[edit] I have a vague memory that I made some changes to vault generation, maybe to make it easier to generate greater vaults, or maybe just frequencies, but that was years ago and I don't even remember if I made vaults more or less common.

Last edited by PowerDiver; December 18, 2016 at 19:15.
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Old December 18, 2016, 21:01   #29
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I'm sad no one commented on the experience scheme, it seems like the most compelling change to me (even after having played Sil a bunch.)
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Old December 19, 2016, 20:52   #30
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The experience scheme was interesting. I did find myself engaging in more interesting fights more often, but it was also pretty weird hunting down early monsters I hadn't murdered on dlvl 35. It does a nice job of ending XP bag focused play (e.g. Chaos hounds with resist), and it reinforces the already correct idea that the only good reason to kill things is because you want their stuff and can get it reasonably easily, it just adds one step before that, which is to kill it exactly once if it doesn't cost you too much. This is not much of a change - what it means is that instead of killing 0 of every monster that I hate fighting and comes after Teleport Other I would kill exactly one.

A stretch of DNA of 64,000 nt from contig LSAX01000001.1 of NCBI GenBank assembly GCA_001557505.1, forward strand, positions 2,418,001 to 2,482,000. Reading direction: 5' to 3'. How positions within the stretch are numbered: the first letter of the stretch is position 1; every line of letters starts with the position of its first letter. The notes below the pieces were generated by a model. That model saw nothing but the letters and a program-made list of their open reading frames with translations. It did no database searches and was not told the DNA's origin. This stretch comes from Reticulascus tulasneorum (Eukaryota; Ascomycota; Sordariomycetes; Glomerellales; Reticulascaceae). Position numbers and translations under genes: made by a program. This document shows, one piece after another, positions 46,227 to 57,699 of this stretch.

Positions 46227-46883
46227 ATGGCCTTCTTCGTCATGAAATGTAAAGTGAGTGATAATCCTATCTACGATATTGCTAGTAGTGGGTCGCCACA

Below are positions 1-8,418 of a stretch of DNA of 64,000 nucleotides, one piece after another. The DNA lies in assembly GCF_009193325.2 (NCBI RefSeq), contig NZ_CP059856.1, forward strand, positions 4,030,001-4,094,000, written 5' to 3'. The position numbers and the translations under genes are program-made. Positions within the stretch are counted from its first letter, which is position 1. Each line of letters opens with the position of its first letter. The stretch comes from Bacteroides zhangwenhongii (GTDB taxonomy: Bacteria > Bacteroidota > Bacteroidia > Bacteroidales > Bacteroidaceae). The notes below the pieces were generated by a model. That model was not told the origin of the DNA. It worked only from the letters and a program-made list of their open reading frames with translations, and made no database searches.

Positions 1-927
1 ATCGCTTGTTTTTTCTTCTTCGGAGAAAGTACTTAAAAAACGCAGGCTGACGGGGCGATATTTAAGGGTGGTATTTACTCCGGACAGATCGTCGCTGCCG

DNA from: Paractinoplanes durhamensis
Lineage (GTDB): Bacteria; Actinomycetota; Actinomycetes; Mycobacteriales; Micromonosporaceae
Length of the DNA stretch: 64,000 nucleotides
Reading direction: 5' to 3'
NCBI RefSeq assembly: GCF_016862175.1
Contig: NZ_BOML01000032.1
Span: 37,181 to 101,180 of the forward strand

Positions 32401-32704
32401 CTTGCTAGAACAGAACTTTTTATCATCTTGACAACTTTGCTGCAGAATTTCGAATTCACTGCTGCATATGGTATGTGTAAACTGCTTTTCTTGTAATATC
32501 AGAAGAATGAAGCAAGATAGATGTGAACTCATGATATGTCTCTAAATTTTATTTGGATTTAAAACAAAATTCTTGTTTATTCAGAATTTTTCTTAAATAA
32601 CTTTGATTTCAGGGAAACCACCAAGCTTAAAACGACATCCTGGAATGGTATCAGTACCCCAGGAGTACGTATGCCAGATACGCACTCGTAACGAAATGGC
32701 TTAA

It is an interesting modification, and one I would like to see applied in main fork V. I liked it as just an idea flying around, I liked it in Sil, and I like it in V. The reason I didn't comment on it was that I didn't actually perceive the difference that much. I expect it made the game a bit faster - Dwarf Paladin normally can't take most of the downstairs they find and expect to have a clvl/dlvl ratio appropriate to stealth.

I might try an auto-id character that has better stealth and see if I can get out of my league. I have a suspicion that monster generation rules will keep me getting xp at a reasonable rate, but I'd like to test it.

Finally, as for ID, I do agree that any levels of ID outside of sustained player activity and automatic ID is useless. If you just carry around a _Perception to handle all your ID stuff, or a large stack of ?Identify, then all you're doing is eating a bit of pack space. Use-ID or no ID, and I suspect I just prefer the latter. Maybe because although PowerDiver makes hard choices when diving with use-ID, I just dive a bit slower and end up not use-IDing a whole bunch of stuff. Maybe even recall up to donate the stuff to a town.